WASHINGTON (WUSA) -- I briefly touched on this late Tuesday night at the bottom of my article, but now it is time to break down what we've learned about John Wall nine games into the 2011-2012 season. And it isn't pretty.
I love John Wall the athlete. Who doesn't? He probably is the fastest player in the entire NBA. But so far this season, I don't get how anyone can defend John Wall the basketball player. I realize he's slumping offensively and that eventually his statistics will improve. I'm just not ready to go all-in on his stock with close to 20 percent of his second season complete.
It may pain you to read this, or cause you to dislike my view point, but the Washington Wizards should NOT be building their entire franchise around John Wall. Don't say "but the Wizards roster is garbage," or "you haven't given him enough time." The Pistons, Cavaliers, Raptors, Nets and Bobcats all arguably have worse rosters from top to bottom.
I'm not totally bailing on John Wall either. And I'm not measuring the kid based on wins or losses. I just think his visible regression should be opening more eyeballs.
As the Wizards organization prepares to anoint Wall the savior to all of the team's problems, they need to closely ponder four weaknesses Wall displays regularly.
1) He's one of the worst shooting guards in the league.
Basketball-Reference rates Wall's true shooting percentage at 41.8 percent, 10th worst for any guard in the league. That's down from the 49.4 percentage he posted last season. He's only shooting 21 percent on shot attempts between 16-23 feet.
The big conundrum with his lack of a jump shot comes into play when the Wizards setup their half court offense. In many instances, Wall becomes obsolete unless he can get to the free throw line, a place where he isn't a consistent shooter either.
2) Who exactly on the Wizards does he make better?
Maybe Jordan Crawford when the two play up-tempo? I think he does have potential to team up well with Jan Vesely in the open floor. Surely, a purer point guard would have a better on court relationship with JaVale McGee. The Wizards aren't able to run effective pick-n-pops with McGee and Wall because John can't consistently score away from the rim.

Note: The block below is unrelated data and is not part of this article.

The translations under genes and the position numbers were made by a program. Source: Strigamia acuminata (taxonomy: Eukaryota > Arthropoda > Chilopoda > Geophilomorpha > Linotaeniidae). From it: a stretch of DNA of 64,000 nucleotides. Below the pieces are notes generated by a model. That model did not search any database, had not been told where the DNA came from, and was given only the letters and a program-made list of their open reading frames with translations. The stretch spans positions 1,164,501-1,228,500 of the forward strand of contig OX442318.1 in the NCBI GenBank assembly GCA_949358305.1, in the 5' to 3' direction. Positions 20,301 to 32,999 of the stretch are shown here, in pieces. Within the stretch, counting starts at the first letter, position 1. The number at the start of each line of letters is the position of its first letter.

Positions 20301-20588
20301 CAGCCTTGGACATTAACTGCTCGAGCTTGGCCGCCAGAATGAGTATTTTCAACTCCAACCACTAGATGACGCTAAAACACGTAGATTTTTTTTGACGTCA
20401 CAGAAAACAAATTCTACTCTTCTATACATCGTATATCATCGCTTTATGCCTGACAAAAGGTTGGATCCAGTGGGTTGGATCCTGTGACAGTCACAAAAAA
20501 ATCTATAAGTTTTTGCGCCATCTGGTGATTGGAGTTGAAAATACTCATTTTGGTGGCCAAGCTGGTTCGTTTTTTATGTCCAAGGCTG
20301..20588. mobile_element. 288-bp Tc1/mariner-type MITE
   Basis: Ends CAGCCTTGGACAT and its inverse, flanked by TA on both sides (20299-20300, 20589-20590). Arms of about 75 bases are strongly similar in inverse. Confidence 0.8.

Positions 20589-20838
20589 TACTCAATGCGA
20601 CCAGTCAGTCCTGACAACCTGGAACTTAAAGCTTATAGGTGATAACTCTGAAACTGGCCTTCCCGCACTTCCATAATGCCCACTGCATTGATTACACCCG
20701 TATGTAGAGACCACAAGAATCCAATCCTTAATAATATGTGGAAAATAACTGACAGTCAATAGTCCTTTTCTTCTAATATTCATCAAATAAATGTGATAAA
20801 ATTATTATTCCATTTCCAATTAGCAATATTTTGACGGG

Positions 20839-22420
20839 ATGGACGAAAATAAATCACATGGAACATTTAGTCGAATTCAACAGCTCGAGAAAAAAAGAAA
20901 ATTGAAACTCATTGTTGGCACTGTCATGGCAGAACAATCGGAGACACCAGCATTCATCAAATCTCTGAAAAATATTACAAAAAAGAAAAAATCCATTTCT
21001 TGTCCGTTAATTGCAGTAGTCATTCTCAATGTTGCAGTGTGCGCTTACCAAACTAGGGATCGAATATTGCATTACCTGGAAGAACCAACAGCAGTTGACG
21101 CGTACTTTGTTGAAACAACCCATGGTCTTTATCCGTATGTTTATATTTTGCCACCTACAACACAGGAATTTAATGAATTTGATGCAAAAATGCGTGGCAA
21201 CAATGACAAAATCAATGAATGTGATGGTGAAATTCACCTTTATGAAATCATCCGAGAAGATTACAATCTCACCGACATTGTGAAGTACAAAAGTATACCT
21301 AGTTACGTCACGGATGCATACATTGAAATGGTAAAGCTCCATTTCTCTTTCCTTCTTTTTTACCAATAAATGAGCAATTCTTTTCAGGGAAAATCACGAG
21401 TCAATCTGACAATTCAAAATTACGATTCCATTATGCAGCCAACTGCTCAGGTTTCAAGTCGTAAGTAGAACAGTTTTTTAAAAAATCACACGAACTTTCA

3) His out of control layup attempts will cause injuries
This doesn't need much explanation if you watch the Wizards at all. Wall is the modern day Luis Mendoza from D-2 Mighty Ducks.
4) Is his decision making even above average?
Granted, Wall is surrounded by a losing culture and other mistake prone players -- McGee and Blatche. He just hasn't been choosing his spots effectively. Wall has at least four turnovers in six of the nine games. His assists percentage has dropped from 26.9 to just 9.5. Is he an active offensive player, or a reactive offensive player? All signs point to reactive.
This next upcoming stretch of games should illustrate the points I'm making. Wall will be matched up against Chicago's Derrick Rose, Philadelphia's Jrue Holiday, Houston's Kyle Lowry, OKC's Russell Westbrook and Denver's Ty Lawson over the course of the next 10 days.
Are you really ready to say that Wall is close to any of those point guards yet? I'll be the first one to admit I was wrong about John Wall, but I'm envisioning these guards taking the Wizards face of the franchise out behind the woodshed.
The more I see Wall, the more I realize he isn't meant to be this franchises go-to offensive player. The Wizards need to seriously look into drafting someone like UCONN's scoring machine Jeremy Lamb. It would help Wall tremendously in becoming the player we want him to be.